Nanotoxicology 11/2014; · 7.34 Impact Factor
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    ABSTRACT: The terms oxidative stress, free radical generation, and intracellular antioxidant protection have become part of everyday nanotoxicology terminology. In recent years, an ever increasing number of in vitro and in vivo studies have implicated disruptions to the redox balance and oxidative stress as one of the main contributors to nanomaterial (NM) induced adverse effects. One of the most important and widely investigated of these effects is genotoxicity. In general, systems that defend an organism against oxidative damage to DNA are very complex and include prevention of reactive oxygen species (ROS) production, neutralizing ROS (scavengers), enzymatic nucleotide pool sanitation, and DNA repair. This review discusses the importance of the maintenance of the redox balance in this context before examining studies that have investigated engineered NM induced redox imbalance and genotoxicity. Furthermore, we identify data gaps, and highlight a number of issues that exist with the methodologies that are routinely utilized to investigate intracellular ROS production or anti-oxidant depletion. We conclude that for a large number of engineered NM types changes in the redox balance toward oxidative stress are normally associated with DNA damage. Environ. Mol. Mutagen., 2014. © 2014 Wiley Periodicals, Inc.
    Environmental and Molecular Mutagenesis 11/2014; · 2.55 Impact Factor
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    ABSTRACT: Background The liver has a crucial role in metabolic homeostasis as well as being the principal detoxification centre of the body, removing xenobiotics and waste products which could potentially include some nanomaterials (NM). With the ever increasing public and occupational exposure associated with accumulative production of nanomaterials, there is an urgent need to consider the possibility of detrimental health consequences of engineered NM exposure. It has been shown that exposure via inhalation, intratracheal instillation or ingestion can result in NM translocation to the liver. Traditional in vitro or ex vivo hepatic nanotoxicology models are often limiting and/or troublesome (i.e. reduced metabolism enzymes, lacking important cell populations, unstable with very high variability, etc.).Methods In order to rectify these issues and for the very first time we have utilised a 3D human liver microtissue model to investigate the toxicological effects associated with a single or multiple exposure of a panel of engineered NMs (Ag, ZnO, MWCNT and a positively charged TiO2).ResultsHere we demonstrate that the repeated exposure of the NMs is more damaging to the liver tissue as in comparison to a single exposure with the adverse effects more significant following treatment with the Ag and ZnO as compared with the TiO2 and MWCNT NMs (in terms of cytotoxicity, cytokine secretion, lipid peroxidation and genotoxicity).Conclusions Overall, this study demonstrates that the human microtissue model utilised herein is an excellent candidate for replacement of traditional in vitro single cell hepatic models and further progression of liver nanotoxicology.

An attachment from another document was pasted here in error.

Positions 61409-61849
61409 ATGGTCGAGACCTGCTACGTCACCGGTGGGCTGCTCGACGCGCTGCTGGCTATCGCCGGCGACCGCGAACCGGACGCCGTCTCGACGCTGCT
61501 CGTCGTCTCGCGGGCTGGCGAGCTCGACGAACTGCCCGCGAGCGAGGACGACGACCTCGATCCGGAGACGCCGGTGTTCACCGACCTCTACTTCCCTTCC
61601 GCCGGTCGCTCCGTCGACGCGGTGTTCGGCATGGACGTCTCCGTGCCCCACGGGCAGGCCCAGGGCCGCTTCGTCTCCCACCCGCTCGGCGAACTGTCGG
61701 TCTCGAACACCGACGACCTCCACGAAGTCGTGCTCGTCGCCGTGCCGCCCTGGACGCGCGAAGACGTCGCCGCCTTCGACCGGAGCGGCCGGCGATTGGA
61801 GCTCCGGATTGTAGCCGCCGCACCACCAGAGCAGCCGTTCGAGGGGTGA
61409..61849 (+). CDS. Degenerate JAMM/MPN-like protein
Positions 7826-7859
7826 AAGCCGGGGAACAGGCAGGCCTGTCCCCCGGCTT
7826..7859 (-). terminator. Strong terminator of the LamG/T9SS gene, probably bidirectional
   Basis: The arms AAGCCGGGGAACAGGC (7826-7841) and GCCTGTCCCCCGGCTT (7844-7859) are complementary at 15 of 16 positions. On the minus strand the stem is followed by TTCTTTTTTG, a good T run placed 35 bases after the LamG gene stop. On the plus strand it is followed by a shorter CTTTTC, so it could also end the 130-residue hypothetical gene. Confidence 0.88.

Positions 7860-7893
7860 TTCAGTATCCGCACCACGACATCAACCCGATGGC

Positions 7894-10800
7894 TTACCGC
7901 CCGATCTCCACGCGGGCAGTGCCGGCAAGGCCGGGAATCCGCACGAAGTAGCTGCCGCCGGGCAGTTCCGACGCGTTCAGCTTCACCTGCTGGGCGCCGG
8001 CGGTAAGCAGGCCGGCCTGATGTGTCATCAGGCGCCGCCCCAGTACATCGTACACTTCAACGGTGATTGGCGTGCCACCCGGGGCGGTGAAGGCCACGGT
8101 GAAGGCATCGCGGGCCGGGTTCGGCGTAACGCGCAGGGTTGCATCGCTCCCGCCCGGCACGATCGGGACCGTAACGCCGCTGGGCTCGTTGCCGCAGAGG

Particle and Fibre Toxicology 10/2014; 11(1):56. · 6.99 Impact Factor
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    ABSTRACT: Generation of oxidatively damaged DNA by particulate matter (PM) is hypothesized to occur via production of reactive oxygen species (ROS) and inflammation. We investigated this hypothesis by comparing ROS production, inflammation and oxidatively damaged DNA in different experimental systems investigating air pollution particles. There is substantial evidence indicating that exposure to air pollution particles was associated with elevated levels of oxidatively damaged nucleobases in circulating blood cells and urine from humans, which is supported by observations of elevated levels of genotoxicity in cultured cells exposed to similar PM. Inflammation is most pronounced in cultured cells and animal models, whereas an elevated level of oxidatively damaged DNA is more pronounced than inflammation in humans. There is non-congruent data showing corresponding variability in effect related to PM sampled at different locations (spatial variability), times (temporal variability) or particle size fraction across different experimental systems of acellular conditions, cultured cells, animals and humans. Nevertheless, there is substantial variation in the genotoxic, inflammation and oxidative stress potential of PM sampled at different locations or times. Small air pollution particles did not appear more hazardous than larger particles, which is consistent with the notion that constituents such as metals and organic compounds also are important determinants for PM-generated oxidative stress and inflammation. In addition, the results indicate that PM-mediated ROS production is involved in the generation of inflammation and activated inflammatory cells can increase their ROS production. The observations indicate that air pollution particles generate oxidatively damaged DNA by promoting a milieu of oxidative stress and inflammation.
    Mutation Research/Reviews in Mutation Research 10/2014; · 7.33 Impact Factor